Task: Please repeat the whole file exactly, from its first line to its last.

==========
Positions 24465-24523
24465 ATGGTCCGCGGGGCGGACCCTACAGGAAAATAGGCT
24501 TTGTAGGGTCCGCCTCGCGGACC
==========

Positions 24465-24523
24465 ATGGTCCGCGGGGCGGACCCTACAGGAAAATAGGCT
24501 TTGTAGGGTCCGCCTCGCGGACC